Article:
For my sensual western historical release, GABE KINCAID, I believe I achieved an enticing mix of characters and situations that readers will enjoy. This hunky hero, Gabe Kincaid, has reason to despise lies and those who tell them. Instead of the usual cowboy or rancher in a western historical, Gabe is a lawyer in the small town of Kincaid Springs, Texas. The year is 1887.
Heroine Kathryn Elizabeth “Katie” Worthington walked in on a murder and is on the run from the two powerful killers who want her dead. Where can she go? Katie doesn’t want to endanger her friends so she sets off on her own to find a hiding place. At the edge of town, a circus presents the perfect solution. As Dorothy Duncan, she washes dishes and mends costumes for two years safe from prying eyes. Later, as Maharani Shimza the fortuneteller, Katie’s outlandish costume keeps her anonymity. But her plans go awry in a big way. You knew that was coming, didn’t you?
Writing about a circus that’s come to a small town kept me smiling. I loved researching circuses of the time (1887) and changing an uptight young lawyer’s outlook. Gabe really needed to lighten up. Katie tried to fit into circus life, tough for a proper young woman from a wealthy background. No, those are not the plot obstacles. Takes more than that to weave an interesting plot, doesn’t it?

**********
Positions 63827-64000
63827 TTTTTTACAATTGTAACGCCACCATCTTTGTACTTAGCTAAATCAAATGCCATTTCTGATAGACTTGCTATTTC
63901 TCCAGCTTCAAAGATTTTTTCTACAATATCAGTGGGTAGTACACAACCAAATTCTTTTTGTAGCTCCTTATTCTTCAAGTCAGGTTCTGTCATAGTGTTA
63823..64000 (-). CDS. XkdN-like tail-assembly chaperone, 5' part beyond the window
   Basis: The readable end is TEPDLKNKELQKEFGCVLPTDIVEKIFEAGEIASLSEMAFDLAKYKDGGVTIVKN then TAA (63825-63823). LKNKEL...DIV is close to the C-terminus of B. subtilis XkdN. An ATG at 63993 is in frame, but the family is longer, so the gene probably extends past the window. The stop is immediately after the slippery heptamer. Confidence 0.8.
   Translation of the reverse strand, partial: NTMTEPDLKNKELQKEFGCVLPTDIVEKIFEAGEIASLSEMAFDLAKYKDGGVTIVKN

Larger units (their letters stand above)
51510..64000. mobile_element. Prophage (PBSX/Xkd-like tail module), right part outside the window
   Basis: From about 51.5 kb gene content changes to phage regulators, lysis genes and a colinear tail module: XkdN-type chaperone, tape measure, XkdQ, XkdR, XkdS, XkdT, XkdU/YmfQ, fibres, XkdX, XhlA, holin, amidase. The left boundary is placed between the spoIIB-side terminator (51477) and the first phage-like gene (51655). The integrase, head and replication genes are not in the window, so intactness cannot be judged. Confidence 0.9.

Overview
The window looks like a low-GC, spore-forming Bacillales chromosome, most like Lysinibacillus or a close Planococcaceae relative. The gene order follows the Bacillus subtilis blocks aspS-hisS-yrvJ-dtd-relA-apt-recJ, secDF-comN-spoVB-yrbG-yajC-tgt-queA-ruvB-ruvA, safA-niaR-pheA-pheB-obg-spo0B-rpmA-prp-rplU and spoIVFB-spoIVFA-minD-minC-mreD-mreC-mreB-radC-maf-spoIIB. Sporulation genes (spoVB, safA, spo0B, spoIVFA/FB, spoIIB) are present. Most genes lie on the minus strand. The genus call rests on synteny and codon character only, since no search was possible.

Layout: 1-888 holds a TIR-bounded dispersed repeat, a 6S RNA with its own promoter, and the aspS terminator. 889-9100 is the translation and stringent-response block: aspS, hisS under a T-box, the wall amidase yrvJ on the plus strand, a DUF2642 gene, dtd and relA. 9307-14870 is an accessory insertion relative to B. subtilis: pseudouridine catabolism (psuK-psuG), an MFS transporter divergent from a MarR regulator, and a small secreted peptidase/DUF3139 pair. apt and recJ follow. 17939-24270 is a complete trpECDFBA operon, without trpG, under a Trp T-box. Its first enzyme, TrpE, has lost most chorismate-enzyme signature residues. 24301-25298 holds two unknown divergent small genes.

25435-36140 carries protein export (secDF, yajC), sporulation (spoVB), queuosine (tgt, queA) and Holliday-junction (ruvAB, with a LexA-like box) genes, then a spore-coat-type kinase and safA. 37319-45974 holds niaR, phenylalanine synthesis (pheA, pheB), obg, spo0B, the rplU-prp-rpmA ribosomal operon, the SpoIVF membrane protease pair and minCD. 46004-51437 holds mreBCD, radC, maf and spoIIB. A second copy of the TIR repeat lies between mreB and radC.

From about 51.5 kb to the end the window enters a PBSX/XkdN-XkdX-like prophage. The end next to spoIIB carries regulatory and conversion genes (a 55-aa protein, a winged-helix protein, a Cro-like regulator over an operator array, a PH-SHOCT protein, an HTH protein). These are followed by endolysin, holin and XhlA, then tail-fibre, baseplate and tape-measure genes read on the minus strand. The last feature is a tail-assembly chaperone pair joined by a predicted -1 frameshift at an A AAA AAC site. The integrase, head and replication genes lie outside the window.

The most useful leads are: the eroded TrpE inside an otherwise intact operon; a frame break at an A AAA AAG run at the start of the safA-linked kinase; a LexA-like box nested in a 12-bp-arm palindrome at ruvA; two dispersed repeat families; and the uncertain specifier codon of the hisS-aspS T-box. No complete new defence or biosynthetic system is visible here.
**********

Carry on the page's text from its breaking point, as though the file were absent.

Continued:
Here’s a brief excerpt of their first kiss in GABE KINCAID to tease you:
She pressed her hand against his arm. “Don’t, Gabe. It’s such a nice afternoon. Don’t spoil it by prying.”
“All right. But I wish you’d trust me with all your secrets, Shimza. I feel like a fool calling you that, but I don’t even know your real name.”
“Shimza will do. And I do trust you to keep me safe here.”
“But you don’t think I could if you told me more, is that it?” He gently clasped her shoulders and turned her to face him.
She met his gaze, pleading with him, “Please, it’s too . . . complicated.”
Slowly he slid his hands across her shoulders, lightly up her neck. He caressed her cheeks with his thumbs while he rested his hands gently on either side of her face. “Then let’s make it a little more complicated.” He leaned forward and claimed her lips.
She dissolved against him. His gentle kiss increased in fervor. Her arms slid around him and her fingers weaved into his hair.
His hands slid across her back. Stroking. Touching. Hugging.